We are coming to the end of a beautiful Jersey Summer. What do you think of when you think of food and Jersey summer? Is it some of our amazing seafood? Fresh strawberries and thick Jersey cream? We are lucky to have so much fantastic food right on our doorsteps from the humble hedge veg, dedicated producers big and small, and all fishermen and farmers. I think this rather special version of Ratatouille called Confit Byaldi captures the best of our island, our horticultural heritage, and delicious sun-ripened local produce.
Garlic Roast Chicken -stuff the cavity with a big handful of fresh herbs tarragon, parsley, thyme and lots of oregano, add a lemon, then sprinkle with Jersey sea salt and a good twist of fresh black pepper from the mill and add lots of sliced garlic.
The popular misconception is that Marie Antoinette famously said of the starving French peasants at her gates, “Let them eat cake”. What she actually said was actually “Qu’ils mangent de la brioche.
What’s not to like with Mouclade, plump, salty, full of flavour mussels in a bowl of creamy lightly spiced sauce.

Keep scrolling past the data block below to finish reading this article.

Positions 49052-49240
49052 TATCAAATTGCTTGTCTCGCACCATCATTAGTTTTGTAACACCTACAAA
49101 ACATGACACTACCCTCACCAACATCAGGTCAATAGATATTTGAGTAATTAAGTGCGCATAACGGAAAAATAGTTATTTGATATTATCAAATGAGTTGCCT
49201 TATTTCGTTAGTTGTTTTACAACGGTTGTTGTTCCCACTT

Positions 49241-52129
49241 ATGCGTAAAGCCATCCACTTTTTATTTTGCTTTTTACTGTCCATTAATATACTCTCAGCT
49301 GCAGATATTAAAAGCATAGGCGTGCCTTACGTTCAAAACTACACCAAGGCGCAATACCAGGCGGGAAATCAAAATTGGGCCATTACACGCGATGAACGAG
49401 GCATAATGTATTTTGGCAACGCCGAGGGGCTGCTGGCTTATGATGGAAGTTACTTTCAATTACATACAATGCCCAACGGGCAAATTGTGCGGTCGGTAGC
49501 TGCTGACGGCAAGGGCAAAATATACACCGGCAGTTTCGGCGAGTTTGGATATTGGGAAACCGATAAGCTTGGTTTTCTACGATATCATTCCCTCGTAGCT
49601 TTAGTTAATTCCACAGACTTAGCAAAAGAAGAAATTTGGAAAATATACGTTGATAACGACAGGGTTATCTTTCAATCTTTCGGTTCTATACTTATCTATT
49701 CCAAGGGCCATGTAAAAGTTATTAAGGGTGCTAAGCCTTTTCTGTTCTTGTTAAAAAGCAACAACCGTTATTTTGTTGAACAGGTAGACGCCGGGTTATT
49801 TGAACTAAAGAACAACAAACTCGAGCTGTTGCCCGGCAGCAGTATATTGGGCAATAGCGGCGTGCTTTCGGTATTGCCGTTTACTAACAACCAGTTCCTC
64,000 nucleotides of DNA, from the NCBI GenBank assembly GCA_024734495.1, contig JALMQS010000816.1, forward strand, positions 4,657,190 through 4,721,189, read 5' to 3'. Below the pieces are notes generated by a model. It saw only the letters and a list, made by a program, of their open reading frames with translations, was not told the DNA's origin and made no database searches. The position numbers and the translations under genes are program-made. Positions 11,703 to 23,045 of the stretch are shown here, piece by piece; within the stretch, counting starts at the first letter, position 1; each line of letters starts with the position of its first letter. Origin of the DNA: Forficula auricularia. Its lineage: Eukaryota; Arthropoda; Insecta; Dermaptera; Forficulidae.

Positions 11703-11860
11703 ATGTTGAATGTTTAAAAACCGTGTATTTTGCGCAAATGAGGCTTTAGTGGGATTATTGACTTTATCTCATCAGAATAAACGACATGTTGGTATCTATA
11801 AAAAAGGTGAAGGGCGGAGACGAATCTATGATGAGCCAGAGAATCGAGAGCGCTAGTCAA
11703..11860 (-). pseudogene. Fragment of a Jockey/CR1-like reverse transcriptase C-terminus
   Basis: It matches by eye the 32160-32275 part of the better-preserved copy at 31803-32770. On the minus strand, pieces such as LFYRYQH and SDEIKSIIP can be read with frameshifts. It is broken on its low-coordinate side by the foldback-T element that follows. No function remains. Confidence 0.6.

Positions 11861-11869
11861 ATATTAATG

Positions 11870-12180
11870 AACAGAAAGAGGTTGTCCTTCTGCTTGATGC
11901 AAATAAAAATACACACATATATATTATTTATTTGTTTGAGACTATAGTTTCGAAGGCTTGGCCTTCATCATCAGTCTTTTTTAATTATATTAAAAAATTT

Tartiflette is a truly indulgent dish, a hearty, rich, starchy treat for your taste buds, traditionally served after a strenuous morning on the ski slopes — or at least a brisk winter’s morning walk.
Coquilles St. Jacques is a classic of French cuisine, gently poached scallops and mushrooms in a rich, cream sauce, garnished with enriched mashed potato and gratinated.
Coq au vin an ideal dish for the slow cooker. A good coq au vin improves immensely if you marinade the chicken overnight and improves further if you leave it when cooked, overnight, in the refrigerator. If you cannot get a piece of bacon try to use the thickest rashers you can find so the lardons will not break up during cooking.
This is a classic French recipe that comes from the Bourgogne or Burgundy region of France and is traditionally made using Charolais beef. Today restaurants serve far more elaborate versions of the dish which was originally a simple stew.